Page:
Words: faucet, n.

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The Independent Culture
INSIST ON unbottled water in Cafe Rouge and the waiter calls it the Magritte-like "glass of tap"; on the bill, this is "tap, pounds 0.00", which belies the chain's casual air and is logged in head office as a missed opportunity.

Just as Billie Holiday lamented in her own, perfect song "Fine and Mellow": "love is like a faucet, / It turns off and on. / Sometimes when you think it's on, baby, / It has turned off and gone." Faucet, the American for tap, survives in Midlands dialect, and, akin to the French fausset, goes back to the 15th century (tap is far older), when a tube and peg - faucet and spigot - formed part of a barrel.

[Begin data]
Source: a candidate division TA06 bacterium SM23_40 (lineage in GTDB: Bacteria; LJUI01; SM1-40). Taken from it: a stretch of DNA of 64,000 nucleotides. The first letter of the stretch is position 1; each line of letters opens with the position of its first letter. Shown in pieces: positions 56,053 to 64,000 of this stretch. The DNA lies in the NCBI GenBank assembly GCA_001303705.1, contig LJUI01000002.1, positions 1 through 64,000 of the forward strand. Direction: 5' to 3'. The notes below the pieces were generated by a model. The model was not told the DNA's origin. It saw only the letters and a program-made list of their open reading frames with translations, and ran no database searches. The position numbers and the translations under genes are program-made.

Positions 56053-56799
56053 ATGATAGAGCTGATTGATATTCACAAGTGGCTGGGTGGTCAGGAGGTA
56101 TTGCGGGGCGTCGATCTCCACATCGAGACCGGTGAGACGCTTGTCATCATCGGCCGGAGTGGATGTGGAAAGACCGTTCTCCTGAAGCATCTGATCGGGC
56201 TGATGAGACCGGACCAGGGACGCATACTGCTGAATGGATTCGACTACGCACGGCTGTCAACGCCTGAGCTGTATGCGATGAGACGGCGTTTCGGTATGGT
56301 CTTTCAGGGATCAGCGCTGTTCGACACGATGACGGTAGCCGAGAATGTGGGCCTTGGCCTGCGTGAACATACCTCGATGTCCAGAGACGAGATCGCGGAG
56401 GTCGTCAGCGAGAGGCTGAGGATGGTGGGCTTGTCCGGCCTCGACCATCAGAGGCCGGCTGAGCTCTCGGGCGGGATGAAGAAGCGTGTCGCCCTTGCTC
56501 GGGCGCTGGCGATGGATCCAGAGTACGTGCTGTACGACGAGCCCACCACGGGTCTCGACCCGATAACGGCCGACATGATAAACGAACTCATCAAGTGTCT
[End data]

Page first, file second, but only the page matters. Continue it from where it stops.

As the jovial philosopher in Thomas Randolph's Aristippus (1630) said, "thi Nose like a Fausset with the Spicket out".